Given hypermedia, ADHD, micro-clocks, crowdsourcing, zombie flash mobs, and porn movies based on the Transformers, is it a terrible mistake for us to judge work based on this very 19th century notion of depth? Writing about Davis Schneiderman’s Drain, I noted that its very project is to undermine this notion of depth in meaning. His metaphors break as they are written; his signifiers contradict themselves. Characters are caricatures and the plot undoes itself. Yet the book, at least on first read, is an absolute joy, its language vibrant (and often disgusting) and playful and shimmering. Would we, out of habit, reject such a work?

I, for one, am not ready to give up on depth; my own writing would amount to little without depth as an end-point. At minimum, however, I want to recognize (and have readers recognize) that depth, too, is an artificial construction, time and context sensitive. Perhaps in this admission, we will further be able to open up ourselves to other modes of writing.



February 08, 2011

AWP tattoos

On Thursday night Sarah and I decided to push through our jetlag with a cocktail at the hotel bar where we had the pleasure of meeting Robb Todd, who, in addition to being a lovely and interesting person, had an amazing tattoo of an old-fashioned typewriter producing a line of poetry. During the rest of AWP I kept encountering writers with literary tattoos, which has led to a bit of a fetish.

"Duidingswoord van extreem mooie dingen"

February 05, 2011

Sold out

Dear lovely everyone,

Versal is sold out! so we packed up to get a beer.

Thank you for another awesome trip to the USA.

The editors

February 04, 2011

"Anna, I want to wrap myself up in your warm Russian fur."

The best part of yesterday was yesterday.

Thank you to everyone for coming to our panel and our offsite. What amazing events, both of them. See what a little strategic flyering can do? I thought flyers were dead. But no. Though maybe next year we'll just print 1000 of them?

Usually when I organize something I'm too distracted to enjoy the thing I've organized. I'm just type-A that way. But yesterday was an incredible exception. After Journal Porn ended and the crowd mountain became just a crowd, we went to The Diner up the street and I had French Toast for (finally) dinner. I was jetlag-cold so Anna wrapped me up in her Russian fur coat, hmmmm. Then Shayna and I came back to the hotel and I went horizontal and slept like a baby.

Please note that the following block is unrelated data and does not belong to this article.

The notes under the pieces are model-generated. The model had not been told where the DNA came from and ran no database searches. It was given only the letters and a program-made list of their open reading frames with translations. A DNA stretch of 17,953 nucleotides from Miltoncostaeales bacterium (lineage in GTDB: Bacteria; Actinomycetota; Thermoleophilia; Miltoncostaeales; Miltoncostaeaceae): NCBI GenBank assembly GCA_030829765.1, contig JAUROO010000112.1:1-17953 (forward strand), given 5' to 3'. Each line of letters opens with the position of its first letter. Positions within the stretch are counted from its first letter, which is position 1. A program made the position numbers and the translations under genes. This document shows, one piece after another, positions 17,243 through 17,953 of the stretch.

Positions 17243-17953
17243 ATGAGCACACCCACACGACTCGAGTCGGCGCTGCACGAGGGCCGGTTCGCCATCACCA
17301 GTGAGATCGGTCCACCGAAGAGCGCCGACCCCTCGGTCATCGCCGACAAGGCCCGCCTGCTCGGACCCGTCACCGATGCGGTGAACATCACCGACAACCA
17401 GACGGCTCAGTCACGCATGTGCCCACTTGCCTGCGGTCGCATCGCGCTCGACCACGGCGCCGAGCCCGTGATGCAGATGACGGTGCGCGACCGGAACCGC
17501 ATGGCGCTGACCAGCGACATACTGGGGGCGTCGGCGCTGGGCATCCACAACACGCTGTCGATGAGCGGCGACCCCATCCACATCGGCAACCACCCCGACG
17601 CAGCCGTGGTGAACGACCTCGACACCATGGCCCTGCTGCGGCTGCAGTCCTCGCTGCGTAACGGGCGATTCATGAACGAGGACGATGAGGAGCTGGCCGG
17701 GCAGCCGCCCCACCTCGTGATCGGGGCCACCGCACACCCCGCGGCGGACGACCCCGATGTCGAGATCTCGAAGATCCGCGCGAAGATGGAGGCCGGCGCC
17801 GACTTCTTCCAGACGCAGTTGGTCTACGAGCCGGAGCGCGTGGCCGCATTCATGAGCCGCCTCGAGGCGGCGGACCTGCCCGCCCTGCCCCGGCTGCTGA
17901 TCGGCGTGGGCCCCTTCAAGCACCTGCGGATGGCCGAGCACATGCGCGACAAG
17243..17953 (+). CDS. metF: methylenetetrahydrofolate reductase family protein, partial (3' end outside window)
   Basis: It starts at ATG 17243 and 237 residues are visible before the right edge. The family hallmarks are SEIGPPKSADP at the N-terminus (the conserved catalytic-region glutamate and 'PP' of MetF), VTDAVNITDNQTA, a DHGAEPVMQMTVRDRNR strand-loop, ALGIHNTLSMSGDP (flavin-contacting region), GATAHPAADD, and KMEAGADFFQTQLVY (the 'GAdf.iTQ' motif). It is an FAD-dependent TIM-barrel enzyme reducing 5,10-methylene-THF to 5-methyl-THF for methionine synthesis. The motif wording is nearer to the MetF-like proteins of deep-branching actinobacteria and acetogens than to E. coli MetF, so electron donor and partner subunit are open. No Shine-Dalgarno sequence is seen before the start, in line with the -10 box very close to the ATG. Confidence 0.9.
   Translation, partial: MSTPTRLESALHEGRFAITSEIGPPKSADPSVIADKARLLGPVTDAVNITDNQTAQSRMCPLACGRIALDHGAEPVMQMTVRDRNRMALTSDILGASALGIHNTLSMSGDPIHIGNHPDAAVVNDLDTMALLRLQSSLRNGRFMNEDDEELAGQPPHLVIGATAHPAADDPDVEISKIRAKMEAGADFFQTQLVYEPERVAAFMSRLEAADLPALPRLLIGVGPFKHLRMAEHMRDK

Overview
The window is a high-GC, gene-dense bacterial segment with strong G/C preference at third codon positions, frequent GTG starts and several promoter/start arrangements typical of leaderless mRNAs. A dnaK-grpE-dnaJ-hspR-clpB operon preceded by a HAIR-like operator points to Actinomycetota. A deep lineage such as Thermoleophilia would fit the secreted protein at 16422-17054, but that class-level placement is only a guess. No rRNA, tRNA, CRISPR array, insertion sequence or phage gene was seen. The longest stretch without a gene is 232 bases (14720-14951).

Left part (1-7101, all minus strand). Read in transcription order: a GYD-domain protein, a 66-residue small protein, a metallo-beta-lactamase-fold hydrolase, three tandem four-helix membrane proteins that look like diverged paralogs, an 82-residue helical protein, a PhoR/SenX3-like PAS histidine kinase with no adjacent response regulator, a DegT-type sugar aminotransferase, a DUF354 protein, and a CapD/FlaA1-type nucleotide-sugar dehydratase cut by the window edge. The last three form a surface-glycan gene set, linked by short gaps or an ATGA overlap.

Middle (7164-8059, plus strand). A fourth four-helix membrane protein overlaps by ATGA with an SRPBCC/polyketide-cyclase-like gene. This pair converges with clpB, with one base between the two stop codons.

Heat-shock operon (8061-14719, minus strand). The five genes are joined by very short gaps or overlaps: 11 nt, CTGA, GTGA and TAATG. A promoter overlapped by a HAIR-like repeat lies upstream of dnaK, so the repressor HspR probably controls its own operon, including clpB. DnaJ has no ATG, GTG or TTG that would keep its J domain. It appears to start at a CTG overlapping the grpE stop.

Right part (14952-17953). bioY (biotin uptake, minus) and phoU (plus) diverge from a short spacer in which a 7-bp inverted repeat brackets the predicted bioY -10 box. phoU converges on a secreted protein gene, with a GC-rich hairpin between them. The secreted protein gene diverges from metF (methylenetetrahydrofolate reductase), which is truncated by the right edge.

Here's a picture of the panel yesterday. From left to right: Jen Woods from The Lumberyard Magazine, Matvei Yankelevich
from 6x6, Sandra Doller from 1913 a journal of forms, Jodee Stanley from Ninth Letter, Shayna Schapp from Versal, and Travis Kurowski, our amazing moderator, from Luna Park Review.

As Travis said, "This is like being at a table with Spike Jonze and Sophia Coppola."

February 03, 2011

Hotel-room pow-wow

Jennifer, Anna and I are sharing a hotel room at AWP. It's HUGE. About the size of a large Amsterdam apartment. So, after a delicious meal in the nearby Lebanese Taverna (crammed with other AWPers), we all gathered in our room tonight for a talk about the future of Versal. It's going to be big and bright, of course. To my knowledge, we have no photo documentation of this meeting, so just imagine nine beautiful people engaged in deep conversation about all the amazing things possible for our lit mag.


It's just fucking awesome.

Some of the coolest people on the planet make up the Versal team. You guys rock buckets.

February 02, 2011

Microblogs from AWP because we don't have time for else

Overheard tonight over the second annual Tuesday night sushi Versal dinner somewhere in Washington D.C.: "Enter my bubble if you want to be sex free." Note this overhearing comes from and is by Versal editors.

We're here. Most of us, anyway. Here's a shot of Matt, Anna, and Robert tonight at an Irish pub.

Shayna and I endured a fairly bumpy ride between Ireland and Iceland (r/c). Go figure. Here's a dumb one of us between seatbelt constraints.

Does anyone else notice the incredibly high percentage of couches to floor space at the Marriott Wardman?